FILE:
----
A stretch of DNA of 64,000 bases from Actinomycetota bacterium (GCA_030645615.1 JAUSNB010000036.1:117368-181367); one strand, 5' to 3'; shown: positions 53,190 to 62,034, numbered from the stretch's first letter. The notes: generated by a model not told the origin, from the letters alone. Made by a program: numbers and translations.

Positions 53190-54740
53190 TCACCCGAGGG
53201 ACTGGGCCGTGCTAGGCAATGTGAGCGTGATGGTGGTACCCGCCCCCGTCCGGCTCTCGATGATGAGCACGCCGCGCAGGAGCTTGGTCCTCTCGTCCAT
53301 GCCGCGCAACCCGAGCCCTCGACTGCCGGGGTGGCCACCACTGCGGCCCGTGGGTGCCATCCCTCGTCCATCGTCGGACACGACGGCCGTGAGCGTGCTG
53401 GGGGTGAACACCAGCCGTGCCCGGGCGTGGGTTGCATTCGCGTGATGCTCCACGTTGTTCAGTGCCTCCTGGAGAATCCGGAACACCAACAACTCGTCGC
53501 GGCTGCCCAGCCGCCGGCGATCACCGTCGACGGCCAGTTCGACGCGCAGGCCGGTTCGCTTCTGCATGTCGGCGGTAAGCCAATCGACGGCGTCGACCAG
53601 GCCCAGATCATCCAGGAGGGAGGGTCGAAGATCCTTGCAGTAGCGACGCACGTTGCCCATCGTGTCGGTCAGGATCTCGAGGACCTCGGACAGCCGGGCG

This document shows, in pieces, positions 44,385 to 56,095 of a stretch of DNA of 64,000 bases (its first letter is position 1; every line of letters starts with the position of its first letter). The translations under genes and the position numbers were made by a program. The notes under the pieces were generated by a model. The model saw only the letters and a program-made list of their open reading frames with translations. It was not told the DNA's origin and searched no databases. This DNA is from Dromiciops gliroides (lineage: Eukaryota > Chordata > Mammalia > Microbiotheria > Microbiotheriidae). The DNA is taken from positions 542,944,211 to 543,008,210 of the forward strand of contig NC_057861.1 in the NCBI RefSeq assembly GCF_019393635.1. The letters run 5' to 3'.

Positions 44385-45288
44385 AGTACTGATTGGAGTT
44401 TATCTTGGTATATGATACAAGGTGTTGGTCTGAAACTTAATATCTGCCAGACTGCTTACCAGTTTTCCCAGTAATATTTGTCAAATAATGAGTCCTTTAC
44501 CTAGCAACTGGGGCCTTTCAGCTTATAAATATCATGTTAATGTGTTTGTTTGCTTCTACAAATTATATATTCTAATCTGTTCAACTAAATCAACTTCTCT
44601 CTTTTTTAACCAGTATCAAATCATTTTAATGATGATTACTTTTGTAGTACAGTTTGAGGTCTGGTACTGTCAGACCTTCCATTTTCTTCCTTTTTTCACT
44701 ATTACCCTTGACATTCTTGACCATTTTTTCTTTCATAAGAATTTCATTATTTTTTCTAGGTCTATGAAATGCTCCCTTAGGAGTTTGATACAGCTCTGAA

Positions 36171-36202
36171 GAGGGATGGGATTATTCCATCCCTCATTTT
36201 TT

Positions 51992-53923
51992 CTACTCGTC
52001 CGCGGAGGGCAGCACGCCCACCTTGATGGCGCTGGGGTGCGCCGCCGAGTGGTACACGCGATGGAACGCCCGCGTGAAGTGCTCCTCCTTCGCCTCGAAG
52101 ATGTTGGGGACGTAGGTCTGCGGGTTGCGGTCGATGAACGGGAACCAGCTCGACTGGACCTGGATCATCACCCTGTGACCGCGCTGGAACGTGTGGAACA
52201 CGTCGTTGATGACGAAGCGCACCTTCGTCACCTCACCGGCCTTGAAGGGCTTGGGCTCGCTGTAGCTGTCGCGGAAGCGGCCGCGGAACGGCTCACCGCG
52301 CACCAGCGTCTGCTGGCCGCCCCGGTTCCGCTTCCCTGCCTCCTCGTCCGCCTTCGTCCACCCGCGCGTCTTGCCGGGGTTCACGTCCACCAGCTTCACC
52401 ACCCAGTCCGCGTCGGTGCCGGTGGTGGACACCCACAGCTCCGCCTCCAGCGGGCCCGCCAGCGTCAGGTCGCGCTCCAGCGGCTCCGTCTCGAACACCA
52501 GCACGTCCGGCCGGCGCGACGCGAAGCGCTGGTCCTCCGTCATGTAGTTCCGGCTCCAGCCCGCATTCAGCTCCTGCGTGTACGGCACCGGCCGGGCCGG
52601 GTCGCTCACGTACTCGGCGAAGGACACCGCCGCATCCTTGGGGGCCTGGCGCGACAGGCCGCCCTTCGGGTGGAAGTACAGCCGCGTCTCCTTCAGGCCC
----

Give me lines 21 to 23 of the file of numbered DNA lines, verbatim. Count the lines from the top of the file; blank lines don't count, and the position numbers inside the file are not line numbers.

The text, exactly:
52001 CGCGGAGGGCAGCACGCCCACCTTGATGGCGCTGGGGTGCGCCGCCGAGTGGTACACGCGATGGAACGCCCGCGTGAAGTGCTCCTCCTTCGCCTCGAAG
52101 ATGTTGGGGACGTAGGTCTGCGGGTTGCGGTCGATGAACGGGAACCAGCTCGACTGGACCTGGATCATCACCCTGTGACCGCGCTGGAACGTGTGGAACA
52201 CGTCGTTGATGACGAAGCGCACCTTCGTCACCTCACCGGCCTTGAAGGGCTTGGGCTCGCTGTAGCTGTCGCGGAAGCGGCCGCGGAACGGCTCACCGCG